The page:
Spoilers ahead for Gentefied Season 1. Netflix's new dramedy Gentefied shows how gentrification works on a micro scale. Co-created by Linda Yvette Chávez and Marvin Lemus, the series takes place in the historically Latinx neighborhood of Boyle Heights in L.A., where the taqueria Mama Fina's is struggling to keep its doors open amidst racial and socioeconomic change. Julissa Calderon (formerly a video producer for BuzzFeed's Latinx vertical, Pero Like) plays Ana Morales's principled girlfriend, Yessika, who represents the neighborhood's resistance, which was likely inspired by real life organizations like Defend Boyle Heights.
Although Yessika is originally from New York, she is still fiercely devoted to her adopted neighborhood of Boyle Heights. Calderon tells Bustle that this is exactly why her character is such a tireless activist. She adds that her character knows "what it's like for people to come in and not protect the community," and that Yessika only wants to slow it down as much as she can.
This is also why Yessika is so against Mama Fina's trying to cater to its changing clientele or her girlfriend painting murals for Tim (T.J. Thyne), who is a supposedly woke real estate developer. The dark side of gentrification, Calderon says, is "the fact that people come into this already built neighborhood and try to change it, and then try to take the people and the culture that was there and get it out, too. It's one thing to fix [a neighborhood] up and make it better, but it's another thing to take out the people that originally made it."
These threatening business developments are exactly the kinds of transactions that Yessika is trying to stop — even if it means going against her long-time girlfriend. "In the end, Ana's really struggling with the fact that Yessika was right," Calderon says. "Everything that she stood for was truth. It wasn't her just being hard. It wasn't her just doing it because she wanted to do it.... She didn't just think that someone so close to her would be so involved with it."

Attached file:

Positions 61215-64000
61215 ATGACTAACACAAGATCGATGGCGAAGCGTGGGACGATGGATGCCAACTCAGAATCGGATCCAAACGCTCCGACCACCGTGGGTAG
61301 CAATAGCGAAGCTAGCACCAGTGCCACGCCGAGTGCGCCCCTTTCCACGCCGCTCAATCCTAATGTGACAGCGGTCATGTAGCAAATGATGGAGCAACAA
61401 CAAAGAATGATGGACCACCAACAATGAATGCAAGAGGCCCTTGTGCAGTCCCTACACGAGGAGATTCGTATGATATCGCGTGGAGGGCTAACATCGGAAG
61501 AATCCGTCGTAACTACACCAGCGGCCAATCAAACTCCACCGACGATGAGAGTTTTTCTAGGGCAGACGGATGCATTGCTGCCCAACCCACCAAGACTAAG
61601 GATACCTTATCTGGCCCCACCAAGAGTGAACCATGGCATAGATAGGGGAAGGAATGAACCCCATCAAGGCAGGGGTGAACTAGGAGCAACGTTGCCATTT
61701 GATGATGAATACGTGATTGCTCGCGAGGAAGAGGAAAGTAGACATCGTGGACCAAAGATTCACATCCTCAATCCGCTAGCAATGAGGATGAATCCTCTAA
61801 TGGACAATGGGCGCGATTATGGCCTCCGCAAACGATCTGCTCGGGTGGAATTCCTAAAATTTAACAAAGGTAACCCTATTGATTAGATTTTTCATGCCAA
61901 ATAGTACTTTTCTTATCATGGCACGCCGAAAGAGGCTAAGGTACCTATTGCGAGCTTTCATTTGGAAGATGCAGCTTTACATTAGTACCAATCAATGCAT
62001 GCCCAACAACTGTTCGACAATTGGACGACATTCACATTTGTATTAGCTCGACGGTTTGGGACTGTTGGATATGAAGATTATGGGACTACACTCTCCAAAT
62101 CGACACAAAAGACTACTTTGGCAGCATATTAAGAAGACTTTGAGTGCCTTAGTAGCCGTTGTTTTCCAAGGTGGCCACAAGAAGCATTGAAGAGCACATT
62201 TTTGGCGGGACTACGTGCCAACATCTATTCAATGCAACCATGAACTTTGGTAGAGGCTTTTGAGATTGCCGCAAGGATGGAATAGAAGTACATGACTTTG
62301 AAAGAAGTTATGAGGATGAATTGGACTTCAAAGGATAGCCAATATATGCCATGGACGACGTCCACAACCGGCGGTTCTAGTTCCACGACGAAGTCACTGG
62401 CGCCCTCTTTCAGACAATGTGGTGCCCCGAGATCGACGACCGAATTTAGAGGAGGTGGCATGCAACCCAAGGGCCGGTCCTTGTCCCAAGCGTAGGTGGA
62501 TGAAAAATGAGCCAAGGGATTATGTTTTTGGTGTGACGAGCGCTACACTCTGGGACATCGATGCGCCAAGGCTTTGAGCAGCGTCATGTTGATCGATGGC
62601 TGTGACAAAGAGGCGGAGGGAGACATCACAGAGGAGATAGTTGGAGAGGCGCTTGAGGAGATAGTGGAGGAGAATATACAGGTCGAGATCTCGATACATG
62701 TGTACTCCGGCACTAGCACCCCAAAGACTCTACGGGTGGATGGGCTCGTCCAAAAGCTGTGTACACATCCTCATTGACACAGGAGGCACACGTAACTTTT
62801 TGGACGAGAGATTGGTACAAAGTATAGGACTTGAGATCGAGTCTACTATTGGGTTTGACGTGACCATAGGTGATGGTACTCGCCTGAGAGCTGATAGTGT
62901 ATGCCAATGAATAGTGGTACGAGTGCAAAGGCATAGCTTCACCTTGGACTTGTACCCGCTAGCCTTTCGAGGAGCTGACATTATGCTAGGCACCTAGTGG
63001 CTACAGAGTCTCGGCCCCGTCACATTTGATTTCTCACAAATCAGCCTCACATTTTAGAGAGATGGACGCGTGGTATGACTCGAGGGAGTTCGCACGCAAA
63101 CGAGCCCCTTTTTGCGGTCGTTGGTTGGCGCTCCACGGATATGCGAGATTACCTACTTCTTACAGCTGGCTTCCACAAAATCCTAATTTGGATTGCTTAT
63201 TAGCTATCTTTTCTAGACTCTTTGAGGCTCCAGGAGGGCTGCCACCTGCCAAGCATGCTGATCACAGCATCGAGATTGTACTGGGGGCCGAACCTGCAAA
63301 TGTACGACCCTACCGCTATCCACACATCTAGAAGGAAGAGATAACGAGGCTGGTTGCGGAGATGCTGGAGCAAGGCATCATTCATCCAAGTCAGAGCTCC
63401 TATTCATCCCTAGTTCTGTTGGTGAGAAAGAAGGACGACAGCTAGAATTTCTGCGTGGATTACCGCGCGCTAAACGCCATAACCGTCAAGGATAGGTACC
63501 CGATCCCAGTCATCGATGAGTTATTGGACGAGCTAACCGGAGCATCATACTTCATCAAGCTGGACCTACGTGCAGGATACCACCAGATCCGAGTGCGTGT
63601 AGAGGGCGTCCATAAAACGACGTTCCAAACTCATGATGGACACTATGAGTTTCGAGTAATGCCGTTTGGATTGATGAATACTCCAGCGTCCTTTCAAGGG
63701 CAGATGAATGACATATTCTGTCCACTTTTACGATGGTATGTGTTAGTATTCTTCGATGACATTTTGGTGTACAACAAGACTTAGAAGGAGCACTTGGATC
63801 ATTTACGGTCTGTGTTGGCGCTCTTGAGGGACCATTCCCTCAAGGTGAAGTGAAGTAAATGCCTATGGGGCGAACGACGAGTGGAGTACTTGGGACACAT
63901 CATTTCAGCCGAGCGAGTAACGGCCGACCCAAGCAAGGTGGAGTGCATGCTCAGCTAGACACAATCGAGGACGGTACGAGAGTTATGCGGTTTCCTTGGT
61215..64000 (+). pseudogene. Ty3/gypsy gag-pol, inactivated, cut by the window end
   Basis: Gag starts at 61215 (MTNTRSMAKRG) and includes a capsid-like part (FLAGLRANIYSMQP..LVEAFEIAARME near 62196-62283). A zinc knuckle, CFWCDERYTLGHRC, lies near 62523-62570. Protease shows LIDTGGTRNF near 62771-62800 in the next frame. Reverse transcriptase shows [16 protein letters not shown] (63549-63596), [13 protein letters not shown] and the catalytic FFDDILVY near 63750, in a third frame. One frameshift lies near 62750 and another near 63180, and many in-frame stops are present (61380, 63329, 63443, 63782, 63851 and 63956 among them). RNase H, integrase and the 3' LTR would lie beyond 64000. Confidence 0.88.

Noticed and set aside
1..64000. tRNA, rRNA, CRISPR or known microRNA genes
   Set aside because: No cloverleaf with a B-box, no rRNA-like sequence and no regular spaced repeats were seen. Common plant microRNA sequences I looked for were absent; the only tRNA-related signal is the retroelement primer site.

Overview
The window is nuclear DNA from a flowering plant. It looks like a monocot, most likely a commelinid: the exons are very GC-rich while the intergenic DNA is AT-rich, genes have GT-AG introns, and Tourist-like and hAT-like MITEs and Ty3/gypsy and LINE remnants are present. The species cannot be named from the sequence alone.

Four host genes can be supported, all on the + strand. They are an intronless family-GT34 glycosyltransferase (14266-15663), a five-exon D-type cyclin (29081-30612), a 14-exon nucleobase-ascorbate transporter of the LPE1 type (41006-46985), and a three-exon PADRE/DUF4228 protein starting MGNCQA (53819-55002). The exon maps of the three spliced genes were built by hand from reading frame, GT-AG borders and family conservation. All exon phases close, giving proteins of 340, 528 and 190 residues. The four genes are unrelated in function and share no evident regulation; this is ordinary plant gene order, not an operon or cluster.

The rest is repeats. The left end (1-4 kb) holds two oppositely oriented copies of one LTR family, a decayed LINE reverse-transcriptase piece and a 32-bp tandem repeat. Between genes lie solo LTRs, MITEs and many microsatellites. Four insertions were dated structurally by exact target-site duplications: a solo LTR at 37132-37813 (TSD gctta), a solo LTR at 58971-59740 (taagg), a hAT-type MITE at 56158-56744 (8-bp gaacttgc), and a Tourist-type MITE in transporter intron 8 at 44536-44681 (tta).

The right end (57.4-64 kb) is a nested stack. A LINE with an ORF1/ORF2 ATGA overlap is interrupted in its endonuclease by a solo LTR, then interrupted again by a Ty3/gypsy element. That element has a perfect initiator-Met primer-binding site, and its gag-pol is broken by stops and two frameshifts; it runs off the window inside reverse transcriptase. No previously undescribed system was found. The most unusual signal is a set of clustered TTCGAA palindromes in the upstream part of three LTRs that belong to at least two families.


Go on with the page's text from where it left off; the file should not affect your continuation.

Calderon, who is Dominican-American, points out that gentrification is happening everywhere — including Manhattan's Washington Heights, where her family is from. Her grandmother's building, she tells Bustle, is located in a historically Dominican area, which is now being infiltrated by white people.
"Being a person that has seen it firsthand in my grandmother's neighborhood, being someone that every day is a fighter for Latinidad and my culture and my people and fighting for my dream so that the next generation is able to fight for theirs and have the door open — I think that's all that goes into playing an activist and playing Yessika," Calderon says.
But since gentrification is such a complex issue, the Gentefied characters themselves can't agree on their plan of action. Chris, who recently moved back to his family neighborhood from Idaho, thinks they should embrace the change and make their family business more Instagram- and Yelp-friendly. Erik and Yessika want everything to stay the same, while Ana and her grandfather, Pop, are stuck somewhere in the middle. Gentefied doesn't land on a neat solution to these problems, because there is no easy answer.
What the show does do, however, is show audiences what exactly gentrification does to a small, tight-knit community and its citizens, who are fighting to retain their way of life. Yessika is Boyle Heights's fiercest defender, whose storyline reminds audiences that activism often requires sacrifice.
"Yessika's so selfless," Calderon says. "And I think that her being so selfless has definitely opened my eyes and made me more sensitive to a lot of things that are happening in this world."